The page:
** FILE ** In this Feb. 17, 2004 file photo, Philadelphia Phillies mascot, the Phillie Phanatic, jumps out of his van as he arrives at a restaurant in Philadelphia. After a bomb scare at the Philadelphia Phillies' ballpark Wednesday night Sept. 24, 2008, authorities pointed the finger at a fuzzy green suspect _ The Phillie Phanatic. (AP Photo/Chris Gardner, File)
ST. PETERSBURG, Fla. (AP) -- The World Series begins tonight. Cole Hamels will start the opener for the Phillies against Scott Kazmir. Hamels is 3-0 with a 1.23 in the postseason, including a pair of wins in the NLCS against the Dodgers. Kazmir also has started three playoff games this year, going 1-and-0 with a 4.02 earned run average.
The Rays will be playing three days after winning Game 7 of the ALCS against the Boston Red Sox. The Phils haven't played a meaningful inning since Hamels helped them wrap up the NL pennant last Wednesday.
It's been 17 years since a World Series game was played in a non-retractable dome, and even longer since the Fall Classic began in the middle of the week. Both will occur Wednesday at Tropicana Field.
Scott Kazmir was selected 15th overall in the 2002 amateur draft and Cole Hamels went No. 17.
A pair of high school lefties, both brimming with promise. The comparisons were inevitable.
Six years later, Kazmir and Hamels are certainly fulfilling those lofty expectations. They're set to square off on baseball's biggest stage Wednesday night when the worst-to-first Tampa Bay Rays host Philadelphia in Game 1 of a World Series matchup that hardly anyone expected.
"Seems like we were pretty much in every single league going through the ranks," Kazmir said of his Phillies counterpart. "I got to see quite a bit of him and kind of follow his career a little bit."
Pretty impressive stuff for these two budding aces, both still shy of their 25th birthday.
"We relate at the same level, because we've had to go through the same experiences," Hamels said before Philadelphia worked out at tricky Tropicana Field.
Their teams have something in common, too: a history of losing.
Tampa Bay's tale is hard to believe - 10 futile seasons as a perennial doormat before this sudden surge to American League supremacy. On the other side, the Phillies, with one championship (1980) in 125 seasons and more losses than any franchise in professional sports.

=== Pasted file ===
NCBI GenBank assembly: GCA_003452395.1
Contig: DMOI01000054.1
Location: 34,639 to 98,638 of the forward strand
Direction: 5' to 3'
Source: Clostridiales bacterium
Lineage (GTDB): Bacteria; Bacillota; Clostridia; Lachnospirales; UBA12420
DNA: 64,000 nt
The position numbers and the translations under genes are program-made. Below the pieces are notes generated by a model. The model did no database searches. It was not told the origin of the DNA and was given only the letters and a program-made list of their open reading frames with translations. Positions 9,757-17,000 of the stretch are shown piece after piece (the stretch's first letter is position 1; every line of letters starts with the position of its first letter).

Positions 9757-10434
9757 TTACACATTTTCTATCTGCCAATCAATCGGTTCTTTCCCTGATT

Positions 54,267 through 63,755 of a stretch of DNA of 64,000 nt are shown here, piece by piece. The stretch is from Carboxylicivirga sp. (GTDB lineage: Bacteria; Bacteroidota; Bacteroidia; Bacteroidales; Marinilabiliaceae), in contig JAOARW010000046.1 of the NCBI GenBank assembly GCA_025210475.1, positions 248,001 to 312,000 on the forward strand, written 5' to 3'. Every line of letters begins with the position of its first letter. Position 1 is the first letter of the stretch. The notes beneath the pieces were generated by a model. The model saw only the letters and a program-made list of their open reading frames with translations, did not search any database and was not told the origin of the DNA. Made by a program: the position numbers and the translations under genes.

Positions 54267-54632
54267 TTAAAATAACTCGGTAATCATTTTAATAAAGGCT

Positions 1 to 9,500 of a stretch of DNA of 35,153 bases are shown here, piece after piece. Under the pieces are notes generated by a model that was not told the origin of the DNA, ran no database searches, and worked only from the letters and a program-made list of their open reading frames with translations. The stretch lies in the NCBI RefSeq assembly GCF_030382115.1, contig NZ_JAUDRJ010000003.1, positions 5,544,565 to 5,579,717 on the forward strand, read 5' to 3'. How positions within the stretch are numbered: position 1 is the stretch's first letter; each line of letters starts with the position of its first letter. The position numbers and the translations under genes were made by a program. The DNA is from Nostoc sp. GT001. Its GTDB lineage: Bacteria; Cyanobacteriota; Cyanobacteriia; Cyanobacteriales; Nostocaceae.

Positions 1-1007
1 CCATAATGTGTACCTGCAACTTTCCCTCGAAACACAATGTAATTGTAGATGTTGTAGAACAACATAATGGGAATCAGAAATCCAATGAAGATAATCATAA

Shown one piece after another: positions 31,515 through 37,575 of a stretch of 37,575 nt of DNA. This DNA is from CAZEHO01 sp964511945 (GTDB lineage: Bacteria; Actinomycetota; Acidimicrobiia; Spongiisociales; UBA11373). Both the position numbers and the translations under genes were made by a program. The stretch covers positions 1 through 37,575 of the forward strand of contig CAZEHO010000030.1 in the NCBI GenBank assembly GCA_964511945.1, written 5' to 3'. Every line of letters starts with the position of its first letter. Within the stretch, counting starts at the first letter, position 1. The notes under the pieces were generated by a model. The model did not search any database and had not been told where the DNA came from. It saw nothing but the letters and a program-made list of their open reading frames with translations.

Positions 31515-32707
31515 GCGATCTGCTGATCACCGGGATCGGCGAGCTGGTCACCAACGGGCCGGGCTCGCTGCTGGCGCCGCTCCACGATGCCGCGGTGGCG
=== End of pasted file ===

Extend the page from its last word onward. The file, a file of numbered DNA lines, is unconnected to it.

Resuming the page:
This isn't exactly Yankees-Dodgers or Celtics-Lakers.
"There aren't too many people in this room - or on the other side - who have been in this situation," said 45-year-old Phillies pitcher Jamie Moyer, also in his first World Series. "It's just a great place to be."
Just ask Kazmir, Carl Crawford and the rest of the Rays, finally successful after all those growing pains in a nearly empty dome.
"It means everything to me, it really does, especially for this city," Kazmir said. "It's pretty much worth the wait, you could say, for what we had to go through the past four years."
The Rays, who dropped the "Devil" from their nickname before the season, have been stockpiling young talent and top draft picks for years. Still, few thought they could complete such a remarkable turnaround so fast.
Against the Phillies, Kazmir will have to contend with a potent lineup that includes NL MVPs Ryan Howard and Jimmy Rollins, plus slugging second baseman Chase Utley. No easy task for a hard thrower who often struggles to get deep in games.
After going 12-8 with a 3.49 ERA and earning his second All-Star appearance this season, Kazmir labored through his first two playoff starts - raising questions about his health. But he put those to rest with six shutout innings of two-hit ball in Game 5 of the AL championship series at Boston.
"It's not an injury situation. He just was uncomfortable," Rays manager Joe Maddon said. "The other day against the Red Sox, I think you saw more sliders coming back into the mix, which I like. And he's got a very good changeup. I don't have a real intelligent explanation, other than I just thought that he got out of his delivery a bit, maybe started over-thinking it a little bit."
Tampa Bay blew a seven-run lead after Kazmir left, but regrouped to beat Boston in Game 7 at home Sunday night. Unfazed by the kooky catwalks, slick artificial turf and slanted white roof at the Trop Shop, the Rays have bedeviled visitors all year. They went a major league-best 57-24 at home during the season, then 4-2 in the playoffs.
Drafted by the New York Mets and then traded to Tampa Bay in a lopsided deal four years ago, the baby-faced Kazmir is a big reason his team has home-field advantage for the World Series, too. He was the winning pitcher in the July 15 All-Star game at Yankee Stadium.
As for Hamels, he's been tough to hit anywhere. After shutting down the Los Angeles Dodgers, the NLCS MVP is 3-0 with a 1.23 ERA in three postseason starts this year, striking out 22 and walking six in 22 dominant innings.
Perhaps his biggest concern now is a six-day layoff before his World Series debut. He and the Phillies hope to look more rested than rusty.
"Because I can't throw in a live game, I just throw in the bullpen. And it's just the focus that you have to have," said Hamels, sporting boyishly long dark hair. "When I go out to my bullpen, I do try to visualize that there's a hitter out there, and I try to make every pitch count, as though it's a game situation."
Hamels went 14-10 with a 3.09 ERA in 33 regular-season starts. Including the playoffs, he's thrown 249 1-3 innings this year, 66 more than his previous high set last season.
"Every time he walks out on the mound I expect him to win a game," Philadelphia manager Charlie Manuel said. "He's definitely capable of shutting a team out. He's capable of throwing no-hitters."